Syria is allowed to return to the Arab League : NPR
CAIRO – Arab government representatives in Cairo voted Sunday to return Syria to the Arab League after a 12-year suspension, according to the group.
The vote in the Egyptian capital came days after top regional diplomats met in Jordan to discuss a road map to return Syria to the Arab fold as the conflict continues to rage. going down, and shortly before Saudi Arabia hosts the upcoming Arab League Summit on May 19.
Syria’s membership of the Arab League was suspended 12 years ago early in the revolution-turned-conflict, which has killed nearly half a million people since March 2011 and half of the country’s population of 23 million by to eliminate war.
All 13 of the 22 member states present at the session supported the decision. The Arab League usually tries to reach agreements by consensus but sometimes they opt for a simple majority.
There is still no Arab consensus on normalization with Damascus. Several governments were not present at the meeting. Among the most notable absentees was Qatar, which continues to support opposition groups against the government of Syrian President Bashar Assad, and continues to oppose normalization with Damascus.
The decision to return to Syria also includes a commitment to continued dialogue with Arab governments to reach a gradual political solution to the conflict, according to Resolution 2254 from the United Nations Security Council. The Arab League in the decision also established a communication committee made up of Saudi Arabia and Syria’s neighbors Lebanon, Jordan and Iraq to continue the developments.
In addition to promises for a gradual resolution of the conflict, the decision also welcomed the willingness of the Syrian government to cooperate with Arab countries to resolve the “humanitarian, security and political” crisis affecting Syria and the region as a result of the conflict – namely refugees, “the threat of terrorism and drug smuggling.”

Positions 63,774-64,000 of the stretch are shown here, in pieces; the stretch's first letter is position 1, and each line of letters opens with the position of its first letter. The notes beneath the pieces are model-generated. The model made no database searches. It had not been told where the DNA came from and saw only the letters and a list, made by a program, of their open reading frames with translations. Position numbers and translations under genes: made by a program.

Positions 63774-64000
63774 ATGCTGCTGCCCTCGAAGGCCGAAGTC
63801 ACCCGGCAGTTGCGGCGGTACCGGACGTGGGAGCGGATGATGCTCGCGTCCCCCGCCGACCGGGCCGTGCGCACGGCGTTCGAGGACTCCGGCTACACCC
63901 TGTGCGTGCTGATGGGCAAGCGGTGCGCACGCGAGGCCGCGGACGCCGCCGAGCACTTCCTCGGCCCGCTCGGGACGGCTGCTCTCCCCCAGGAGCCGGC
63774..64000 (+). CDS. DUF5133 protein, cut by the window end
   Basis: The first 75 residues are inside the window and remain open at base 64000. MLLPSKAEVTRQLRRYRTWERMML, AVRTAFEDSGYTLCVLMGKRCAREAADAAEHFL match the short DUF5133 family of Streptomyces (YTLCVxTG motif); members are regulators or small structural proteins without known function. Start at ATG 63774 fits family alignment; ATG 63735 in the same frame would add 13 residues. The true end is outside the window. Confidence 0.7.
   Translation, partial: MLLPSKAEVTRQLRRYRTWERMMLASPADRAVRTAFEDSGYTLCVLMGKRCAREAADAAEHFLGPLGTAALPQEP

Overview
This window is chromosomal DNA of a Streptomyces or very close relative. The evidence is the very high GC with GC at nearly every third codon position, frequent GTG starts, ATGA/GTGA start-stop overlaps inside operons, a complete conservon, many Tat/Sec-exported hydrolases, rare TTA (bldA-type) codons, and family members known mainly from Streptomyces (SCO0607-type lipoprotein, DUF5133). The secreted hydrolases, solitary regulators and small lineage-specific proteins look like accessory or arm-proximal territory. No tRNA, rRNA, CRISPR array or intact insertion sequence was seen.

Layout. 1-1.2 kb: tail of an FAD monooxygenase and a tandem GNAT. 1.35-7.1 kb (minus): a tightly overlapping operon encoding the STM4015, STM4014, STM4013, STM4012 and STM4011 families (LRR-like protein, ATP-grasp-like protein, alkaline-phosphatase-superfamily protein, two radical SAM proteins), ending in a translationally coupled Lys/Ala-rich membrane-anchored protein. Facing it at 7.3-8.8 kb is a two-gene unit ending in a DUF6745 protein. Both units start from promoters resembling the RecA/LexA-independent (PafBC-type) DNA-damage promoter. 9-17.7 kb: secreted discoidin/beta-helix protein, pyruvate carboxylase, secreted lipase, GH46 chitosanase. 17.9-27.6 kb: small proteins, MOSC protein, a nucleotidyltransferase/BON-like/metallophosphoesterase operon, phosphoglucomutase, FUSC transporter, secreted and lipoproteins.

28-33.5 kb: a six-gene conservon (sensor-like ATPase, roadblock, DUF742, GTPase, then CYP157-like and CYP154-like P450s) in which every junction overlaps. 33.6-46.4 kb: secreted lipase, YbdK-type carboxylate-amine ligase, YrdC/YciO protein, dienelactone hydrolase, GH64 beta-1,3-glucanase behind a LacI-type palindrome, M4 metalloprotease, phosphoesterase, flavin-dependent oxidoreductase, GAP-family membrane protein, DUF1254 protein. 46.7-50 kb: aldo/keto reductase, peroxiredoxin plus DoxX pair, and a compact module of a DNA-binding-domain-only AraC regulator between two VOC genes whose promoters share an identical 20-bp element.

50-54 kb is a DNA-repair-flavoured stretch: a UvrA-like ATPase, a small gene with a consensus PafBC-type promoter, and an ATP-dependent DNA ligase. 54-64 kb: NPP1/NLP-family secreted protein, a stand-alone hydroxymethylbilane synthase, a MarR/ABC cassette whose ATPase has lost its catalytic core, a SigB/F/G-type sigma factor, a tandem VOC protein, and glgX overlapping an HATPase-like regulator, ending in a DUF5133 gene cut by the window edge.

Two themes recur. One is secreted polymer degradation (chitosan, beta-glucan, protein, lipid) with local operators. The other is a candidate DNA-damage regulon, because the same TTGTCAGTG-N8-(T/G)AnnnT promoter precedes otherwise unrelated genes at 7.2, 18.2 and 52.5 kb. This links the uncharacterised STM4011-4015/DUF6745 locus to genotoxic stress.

Many expected Syria to return to the group soon. The Arab rapprochement with Damascus accelerated after a deadly earthquake on February 6 that tore apart parts of the war-torn country, particularly from Saudi Arabia, which supported opposition groups trying to oust Assad.
Before the meeting, Egyptian Foreign Minister Samer Shoukry said that only an Arab-led “political solution without foreign orders” can end the ongoing conflict, restore the unity and stability of Syria and allow refugees and those who are internally displaced return.
“The different stages of the Syrian crisis have proven that it has no military solution, and that there is no winner or victory in this conflict,” he said.
As Assad regained control of most of the country with the help of key allies Russia and Iran in recent years, some of Syria’s neighbors that were hosting large numbers of refugees steps to re-establish diplomatic ties with Damascus. At the same time, the Gulf monarchies of the United Arab Emirates and Bahrain re-established ties.
The February 6 earthquake that hit Turkey and Syria was the catalyst for further normalization across the Arab world, including regional rivals Saudi Arabia and Iran re-establishing ties in Beijing, which was has supported opposing sides in the conflict.
Jordan last week held regional talks that included envoys from Saudi Arabia, Iraq, Egypt, and Syria. They agreed on a framework, known as the “Jordan campaign,” which would slowly bring Damascus back into the Arab fold. Amman’s top diplomat said the meeting was “the beginning of an Arab-led political path” to resolving the crisis.
The conflict in Sudan is also on the agenda, as Arab governments try to stabilize a shaky ceasefire in the ongoing fighting that has killed hundreds of people over the past few weeks .